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File this under "Pet Peeves" if you like, but one of the things that drives me just a little bit nuttier every time I see it is when people use "USA" as a location for ancestors born, married, living or died before there actually was such a political entity.

Now, I realize I could be accused of being a bit nitpicky over this, but every time I see it, one of the voices in my head screams "THERE WAS NO USA IN 1752!!!!" (or whatever date before at least 4 Jul 1776, which is leeway I grant others - I personally draw the line at the Treaty of Versailles, cause you ain't a real country if nobody else recognizes it).

Likewise, to be correct, I observe the name changes of other countries as well, if I am aware of them; in particular, since I have a lot of Canadians in my tree, I try to follow the timeline between Upper Canada, Canada West, and Ontario, Canada - and note that prior to 1931, technically Canada was still a political entity referred to as "British North America" (pause to duck flying debris from the north :) ).

The British Isles is another example of needing to note the date before recording the "country" name. Germany - well, that's just about a nightmare for me right now, it makes my head spin looking at all the conflicting place names I see ascribed to my Teutonic ancestors - but at least I am aware of the existance of the Holy Roman Empire during some of their lifetimes.

Even within the United States of America after 1783, one has to pay attention to the calendar when figuring out place names. When I started this adventure in family history, I really didn't remember from my elementary school American history lessons that there was once just ONE Carolina, that Kentucky was originally a county in Virginia, and that the part of Louisiana where my ancestors settled was previously part of Florida - thus under Spanish and not French rule until we (the USA) purchased it. I had a vague recollection that New York was formerly New Amsterdam, but couldn't recall when that changed. There are so many more, it's hard to keep track in your head sometimes. I made a chart to help me with some of them, but it needs more work. These things make it easier to research when we learn (or remember) them, don't they?

Ahhh - I feel better having gotten that off my chest. Until the next time I see "USA" on a seventeenth-century immigrant's place of death, anyway.

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Comment by Barbara Fried on March 20, 2010 at 10:03pm
I agree! I have French Canadian ancestors and it bothers me when I see someone list "Canada" for a location instead of "New France."
Comment by Jeanie DiLeonardo on July 10, 2009 at 6:04pm
Thanks to everyone who understands - my SO would prolly just label me "anal" (which I consider a synonym for a$$hole). After all, isn't accuracy an important element in genealogy?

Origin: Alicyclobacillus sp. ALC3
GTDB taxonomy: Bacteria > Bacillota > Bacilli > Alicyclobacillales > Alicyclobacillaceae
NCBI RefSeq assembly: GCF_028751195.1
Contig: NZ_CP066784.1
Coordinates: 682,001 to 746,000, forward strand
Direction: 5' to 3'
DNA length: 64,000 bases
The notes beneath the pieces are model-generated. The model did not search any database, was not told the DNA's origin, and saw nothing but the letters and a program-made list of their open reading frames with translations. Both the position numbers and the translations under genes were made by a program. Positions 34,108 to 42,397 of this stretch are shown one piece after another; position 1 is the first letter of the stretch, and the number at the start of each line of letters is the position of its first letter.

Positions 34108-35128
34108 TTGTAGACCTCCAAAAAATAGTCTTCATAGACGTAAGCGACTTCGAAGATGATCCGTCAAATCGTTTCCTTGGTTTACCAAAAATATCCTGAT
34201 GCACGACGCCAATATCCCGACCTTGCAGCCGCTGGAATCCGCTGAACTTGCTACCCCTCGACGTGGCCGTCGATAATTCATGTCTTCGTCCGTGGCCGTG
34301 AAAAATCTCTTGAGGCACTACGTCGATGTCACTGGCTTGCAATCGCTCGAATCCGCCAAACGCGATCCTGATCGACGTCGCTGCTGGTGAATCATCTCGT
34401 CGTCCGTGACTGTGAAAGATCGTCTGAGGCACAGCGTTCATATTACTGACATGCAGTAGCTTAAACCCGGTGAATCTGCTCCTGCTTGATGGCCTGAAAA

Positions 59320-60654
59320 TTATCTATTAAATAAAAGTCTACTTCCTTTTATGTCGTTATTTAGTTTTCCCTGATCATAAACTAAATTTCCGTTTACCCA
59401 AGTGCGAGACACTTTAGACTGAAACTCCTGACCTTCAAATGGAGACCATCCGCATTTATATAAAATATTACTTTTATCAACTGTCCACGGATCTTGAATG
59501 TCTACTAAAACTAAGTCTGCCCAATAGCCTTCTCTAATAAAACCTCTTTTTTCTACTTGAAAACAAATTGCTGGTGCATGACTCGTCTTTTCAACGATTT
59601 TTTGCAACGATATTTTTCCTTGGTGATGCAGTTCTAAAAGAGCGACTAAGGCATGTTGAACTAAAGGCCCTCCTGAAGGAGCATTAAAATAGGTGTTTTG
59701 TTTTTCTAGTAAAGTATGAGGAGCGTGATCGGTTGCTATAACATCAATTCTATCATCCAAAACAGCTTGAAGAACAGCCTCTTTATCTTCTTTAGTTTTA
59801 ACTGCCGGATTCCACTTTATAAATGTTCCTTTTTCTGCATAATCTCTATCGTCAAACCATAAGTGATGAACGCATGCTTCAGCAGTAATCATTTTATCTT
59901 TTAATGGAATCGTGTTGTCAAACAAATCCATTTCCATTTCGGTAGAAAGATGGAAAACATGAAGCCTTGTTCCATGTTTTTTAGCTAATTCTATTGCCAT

Comment by J. Moore on July 10, 2009 at 5:56pm
I'd never really thought about the "USA" issue before as I typically use states as the broadest category unless dealing with Eng/Scot stuff, but ignorance of county creation/redrawing dates can indeed be a pain when dealing with data from particularly careless researchers.
Comment by Claude P Perry II on July 10, 2009 at 3:55pm
Jeanie you bet me to it in writing a blog on this very same subject matter. As with most others who started out doing genealogy, I too, made the same mistakes in referring to the modern/present day naming of locations and have tried to update my locations on my FTM program with the correct period location names. Even now I still have to look up on the net sometimes in regards to what an area was called at such and such a date.
Comment by Jeanie DiLeonardo on July 10, 2009 at 3:01pm
Thanks for the tip, Donna - I will have to check out maps101. I've just been Googling over & over when I get to "new" (to me) places.
Comment by Michael John Neill on July 10, 2009 at 3:00pm
In a similar vein, I am distrustful of files that cannot spell the names of counties correctly. There is no Hartford County in Maryland and there is no Amhurst County in Virginia. It may seem minor, but sometimes genealogy is in the details and if a county name (which can be easily verified) can't be spelled correctly, what other information could be suspect?
Comment by Richard Aurand Sherer on July 10, 2009 at 2:37pm
It's not nitpicky at all! When I see someone claiming that an ancestor was born or died in, say, Snyder County, Pennsylvania in the 1830s, I immediately distrust anything that researcher says, because I know that Snyder County didn't exist before 1855. Using the accurate civil designation for the time period also makes it easier for other researchers to find the correct source of records. The "Snyder County" records from the 1830s are actually on file in Union County, which was the parent of Snyder County.
Comment by Randi Rountree Mathieu on July 10, 2009 at 2:36pm
Thanks for posting this...I honestly hadn't thought much about it. I must admit that I have alot of canadians as well and I use the current political boundaries - St Ours, Richelieu, Quebec
Comment by Donna Atkinson on July 10, 2009 at 1:16pm
Try maps101 website for more clarification. I agree, I didn't get history like I do with genealogy. However, I have to admit that I have used US in place name for ancestor's here prior to 1776. Opps.

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